One of the more challenging choices a parent faces is trying to determine when their child is ready for school.
This decision can be quite agonising for families as we now have a greater understanding of the impact on a child’s learning throughout the course of their education if they are not ready for the challenge from the beginning.
Under the current regime, there is a lack of uniformity in child education policy across the country because the states and territories set their own.
In NSW children can start school at four-and-a-half-years, whereas in Tasmania children have to be five years and one month before they can commence.
That’s why the Australian Childcare Alliance is calling for a nationally coordinated approach to educational policy so that a uniform minimum age applies to students starting school, at an age childhood experts agree is a reasonable base level.
This would take the onus off parents. It would also empower teachers to more successfully tailor lessons to a wider group of students within a smaller age band.
Families make these discretionary decisions based on their early childhood educator’s feedback, their own observations of their child’s behaviour, affordability of school fees, and research from child development experts.
Those working in the early learning sector are aware that many families believe their state’s minimum school starting age is too young. Consequently, they hold back their child to give them an additional year of preschool.
This view is confirmed in a study of more than 100,000 NSW kindergarten children published in the academic journal Early Childhood Research Quarterly, which found that half of the parents delayed their child’s schooling if they turned five between January and July.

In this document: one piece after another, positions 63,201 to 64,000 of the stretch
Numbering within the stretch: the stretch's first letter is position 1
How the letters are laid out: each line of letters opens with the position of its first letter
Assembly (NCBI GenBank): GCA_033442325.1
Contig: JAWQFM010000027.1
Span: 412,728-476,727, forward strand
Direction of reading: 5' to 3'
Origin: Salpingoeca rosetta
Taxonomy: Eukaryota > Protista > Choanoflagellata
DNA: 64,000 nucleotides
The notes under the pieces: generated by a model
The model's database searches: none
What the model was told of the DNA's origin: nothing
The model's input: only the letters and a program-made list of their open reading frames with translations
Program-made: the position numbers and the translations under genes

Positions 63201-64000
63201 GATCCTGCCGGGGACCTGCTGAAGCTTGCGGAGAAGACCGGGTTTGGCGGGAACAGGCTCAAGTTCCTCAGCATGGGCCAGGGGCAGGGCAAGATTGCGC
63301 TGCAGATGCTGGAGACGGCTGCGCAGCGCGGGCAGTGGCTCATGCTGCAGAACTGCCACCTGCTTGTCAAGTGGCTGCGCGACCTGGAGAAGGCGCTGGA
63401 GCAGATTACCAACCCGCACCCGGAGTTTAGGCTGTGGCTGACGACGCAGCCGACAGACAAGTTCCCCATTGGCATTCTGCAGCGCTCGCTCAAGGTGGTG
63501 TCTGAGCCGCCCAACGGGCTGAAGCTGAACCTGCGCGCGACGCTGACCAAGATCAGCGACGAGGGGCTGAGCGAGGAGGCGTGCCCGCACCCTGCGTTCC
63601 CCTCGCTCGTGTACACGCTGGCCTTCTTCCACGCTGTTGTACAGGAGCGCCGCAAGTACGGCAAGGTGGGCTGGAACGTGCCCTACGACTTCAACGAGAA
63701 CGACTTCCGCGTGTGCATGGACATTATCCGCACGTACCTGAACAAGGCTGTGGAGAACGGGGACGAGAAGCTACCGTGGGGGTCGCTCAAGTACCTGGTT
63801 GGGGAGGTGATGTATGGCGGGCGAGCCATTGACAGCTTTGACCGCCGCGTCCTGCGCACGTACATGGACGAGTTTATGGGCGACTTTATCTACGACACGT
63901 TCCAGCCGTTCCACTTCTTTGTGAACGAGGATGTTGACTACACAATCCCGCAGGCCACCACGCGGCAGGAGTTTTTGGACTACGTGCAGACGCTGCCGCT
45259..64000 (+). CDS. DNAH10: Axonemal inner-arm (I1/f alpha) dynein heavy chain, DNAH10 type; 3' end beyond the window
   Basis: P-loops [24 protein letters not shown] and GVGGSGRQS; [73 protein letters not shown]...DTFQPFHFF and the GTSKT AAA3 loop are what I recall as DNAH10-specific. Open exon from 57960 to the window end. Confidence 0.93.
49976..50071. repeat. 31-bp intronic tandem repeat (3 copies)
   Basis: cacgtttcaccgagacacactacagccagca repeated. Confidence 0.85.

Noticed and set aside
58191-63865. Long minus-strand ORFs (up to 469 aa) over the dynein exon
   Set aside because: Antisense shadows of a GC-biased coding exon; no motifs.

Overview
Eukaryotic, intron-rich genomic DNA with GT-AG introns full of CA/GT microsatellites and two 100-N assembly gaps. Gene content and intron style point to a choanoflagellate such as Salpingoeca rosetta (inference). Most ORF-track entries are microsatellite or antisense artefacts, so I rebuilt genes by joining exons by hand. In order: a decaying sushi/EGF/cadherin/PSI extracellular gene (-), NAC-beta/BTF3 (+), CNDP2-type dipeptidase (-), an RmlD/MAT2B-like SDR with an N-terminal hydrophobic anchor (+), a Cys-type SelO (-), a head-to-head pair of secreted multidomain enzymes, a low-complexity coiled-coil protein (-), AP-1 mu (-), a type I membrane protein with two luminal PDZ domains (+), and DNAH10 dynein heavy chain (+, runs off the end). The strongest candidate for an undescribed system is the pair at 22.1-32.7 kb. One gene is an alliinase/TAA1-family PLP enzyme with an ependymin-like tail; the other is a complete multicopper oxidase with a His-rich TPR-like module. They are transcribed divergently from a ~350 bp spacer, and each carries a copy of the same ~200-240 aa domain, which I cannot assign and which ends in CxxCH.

Delaying school entry creates an age gap - sometimes up to two years among the children in their first year. This gap persists throughout their schooling life, which has implications for teachers in engaging students with vastly different cognitive and social skills.
The absence of a nationally consistent school starting age means that funding and programs for the two years before school do not go far enough because they have to cover such wide variances in age and development milestones.
This impedes the measurement of learning outcomes to compare against global data on educational achievement.
We urge the federal, state and territory governments to tackle these anomalies and introduce greater uniformity.
A review of Australia’s school starting age at the federal level is overdue and could be achieved with the support of all governments, taking into account lessons from other countries that have had success with their programs and use them as policy benchmarks.
We believe there should be a national requirement that children must be at least five years of age by January 1 in their first year of formal schooling to narrow the age discrepancy in prep classes and set up students for strong educational outcomes.
Paul Mondo is the national president of the Australian Childcare Alliance
Originally published in The Sydney Morning Herald on 5 May 2019